For Peace and Money: French and British Finance in the Service of Tsars and Commissars

Hardcover | November 12, 2014

byJennifer Siegel

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From the late imperial period until 1922, the British and French made private and government loans to Russia, making it the foremost international debtor country in pre-World War I Europe. To finance the modernization of industry, the construction of public works projects, the building ofrailroads, and the development of the military-industrial complex, Russia's ministers of finance, municipal leaders, and nascent manufacturing class turned, time and time again, to foreign capital. From the forging of the Franco-Russian alliance onwards, Russia's needs were met, first and foremost,by France and Great Britain, its allies, and diplomatic partners in the developing Triple Entente. Russia's continued access to those ready lenders ensured that the empire of the Tsars would not be tempted away from its alliance and entente partners.This web of financial and political interdependence affected both foreign policy and domestic society in all three countries. The Russian state was so heavily indebted to its western creditors, rendering those western economies almost prisoners to this debt, that the debtor nation in many ways hadthe upper hand; the Russian government at times was actually able to dictate policy to its French and British counterparts. Those nations' investing classes - which, in France in particular, spanned not only the upper classes but the middle, rentier class, as well - had such a vast proportion oftheir savings wrapped up in Russian bonds that any default would have been catastrophic for their own economies. That default came not long after the Bolshevik Revolution brought to power a government who felt no responsibility, whatsoever, for the debts accrued by the tsars for the purpose ofoppressing Russia's workers and peasants. The ensuing effect on allied morale, the Anglo-French relationship, and, ultimately, on international relations in the twentieth century, was grim and far-reaching.Jennifer Siegel narrates a classic tale of money and power in the modern era - an age of economic interconnectivity and great power interdependency - involving such figures as Lord Revelstoke, chairman of Baring Brothers, the British and French Rothschild cousins, and Sergei Witte, Russia'sauthoritative finance minister during much of this age of expansion. For Peace and Money highlights the importance of foreign capital in policymaking on the origins and conduct of World War I.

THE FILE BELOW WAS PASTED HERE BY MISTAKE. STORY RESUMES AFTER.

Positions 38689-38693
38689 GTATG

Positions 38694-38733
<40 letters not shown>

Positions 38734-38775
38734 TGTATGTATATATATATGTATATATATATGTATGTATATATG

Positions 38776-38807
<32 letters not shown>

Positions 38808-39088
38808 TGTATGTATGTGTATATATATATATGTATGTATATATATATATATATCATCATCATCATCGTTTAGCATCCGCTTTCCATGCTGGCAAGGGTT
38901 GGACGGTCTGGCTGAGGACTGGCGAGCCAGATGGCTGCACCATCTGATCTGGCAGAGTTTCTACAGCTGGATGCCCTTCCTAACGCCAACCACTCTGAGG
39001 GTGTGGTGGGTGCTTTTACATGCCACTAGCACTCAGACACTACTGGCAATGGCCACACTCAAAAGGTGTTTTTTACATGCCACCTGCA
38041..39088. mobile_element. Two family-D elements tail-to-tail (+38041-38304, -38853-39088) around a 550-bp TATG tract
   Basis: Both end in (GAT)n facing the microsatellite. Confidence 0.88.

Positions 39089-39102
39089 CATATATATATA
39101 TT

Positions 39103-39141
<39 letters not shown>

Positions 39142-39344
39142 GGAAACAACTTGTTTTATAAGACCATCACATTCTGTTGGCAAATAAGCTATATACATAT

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From the late imperial period until 1922, the British and French made private and government loans to Russia, making it the foremost international debtor country in pre-World War I Europe. To finance the modernization of industry, the construction of public works projects, the building ofrailroads, and the development of the military-i...

Jennifer Siegel is associate professor of history at The Ohio State University. She is the author of Endgame: Britain, Russia and the Final Struggle for Central Asia, which won the Barbara Jelavich Prize of the American Association for the Advancement of Slavic Studies, and the co-editor of Intelligence and Statecraft : The Use and Li...

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Format:HardcoverDimensions:328 pages, 9.25 × 6.12 × 0.98 inPublished:November 12, 2014Publisher:Oxford University PressLanguage:English

The following ISBNs are associated with this title:

ISBN - 10:0199387818

ISBN - 13:9780199387816

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Table of Contents

AcknowledgmentsNote on Dates and TransliterationsIntroduction1. The Rise of the Franco-Russian Financial Alliance, 1894-19032. The International Financial Challenges of War and Revolution, 1904-19063. The Changing Face of Russia's Financiers, 1907-19134. The Costs of War, 1914-19175. Revolution, Repudiation, and Recriminations, 1917-1922 .EpilogueBibliographyIndex

Editorial Reviews

"In this important study, Siegel documents the role played by French and British lenders in underwriting Russia's transformation into a modern industrial and military power before World War I and the allies' financial support of the empire's participation in that conflict. Written inaccessible prose and supported by impressive evidence from all three countries, this study reminds readers of the central role of finance in international relations, while showing them that its role is often more ambiguous than they might expect." --David McDonald, University of Wisconsin-Madison